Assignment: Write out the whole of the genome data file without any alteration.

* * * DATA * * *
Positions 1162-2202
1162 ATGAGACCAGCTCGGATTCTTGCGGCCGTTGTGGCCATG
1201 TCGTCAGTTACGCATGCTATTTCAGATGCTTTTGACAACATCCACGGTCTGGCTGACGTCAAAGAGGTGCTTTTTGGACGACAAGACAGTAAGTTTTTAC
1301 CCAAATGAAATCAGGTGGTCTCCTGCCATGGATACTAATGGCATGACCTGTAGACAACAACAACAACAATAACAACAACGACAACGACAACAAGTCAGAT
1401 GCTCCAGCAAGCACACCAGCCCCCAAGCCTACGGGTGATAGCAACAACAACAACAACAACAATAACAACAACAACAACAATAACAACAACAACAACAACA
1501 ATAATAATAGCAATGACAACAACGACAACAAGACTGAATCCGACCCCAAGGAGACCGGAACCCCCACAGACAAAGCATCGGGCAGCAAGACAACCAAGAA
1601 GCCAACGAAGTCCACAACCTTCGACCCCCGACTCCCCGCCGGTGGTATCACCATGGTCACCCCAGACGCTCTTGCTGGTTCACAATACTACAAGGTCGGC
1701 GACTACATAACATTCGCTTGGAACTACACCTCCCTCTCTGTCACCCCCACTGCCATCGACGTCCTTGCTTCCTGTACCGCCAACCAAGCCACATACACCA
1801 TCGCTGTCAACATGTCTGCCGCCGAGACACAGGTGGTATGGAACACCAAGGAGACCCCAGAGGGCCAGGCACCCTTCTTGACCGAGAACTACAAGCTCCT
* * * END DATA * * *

Positions 1162-2202
1162 ATGAGACCAGCTCGGATTCTTGCGGCCGTTGTGGCCATG
1201 TCGTCAGTTACGCATGCTATTTCAGATGCTTTTGACAACATCCACGGTCTGGCTGACGTCAAAGAGGTGCTTTTTGGACGACAAGACAGTAAGTTTTTAC
1301 CCAAATGAAATCAGGTGGTCTCCTGCCATGGATACTAATGGCATGACCTGTAGACAACAACAACAACAATAACAACAACGACAACGACAACAAGTCAGAT
1401 GCTCCAGCAAGCACACCAGCCCCCAAGCCTACGGGTGATAGCAACAACAACAACAACAACAATAACAACAACAACAACAATAACAACAACAACAACAACA
1501 ATAATAATAGCAATGACAACAACGACAACAAGACTGAATCCGACCCCAAGGAGACCGGAACCCCCACAGACAAAGCATCGGGCAGCAAGACAACCAAGAA
1601 GCCAACGAAGTCCACAACCTTCGACCCCCGACTCCCCGCCGGTGGTATCACCATGGTCACCCCAGACGCTCTTGCTGGTTCACAATACTACAAGGTCGGC
1701 GACTACATAACATTCGCTTGGAACTACACCTCCCTCTCTGTCACCCCCACTGCCATCGACGTCCTTGCTTCCTGTACCGCCAACCAAGCCACATACACCA
1801 TCGCTGTCAACATGTCTGCCGCCGAGACACAGGTGGTATGGAACACCAAGGAGACCCCAGAGGGCCAGGCACCCTTCTTGACCGAGAACTACAAGCTCCT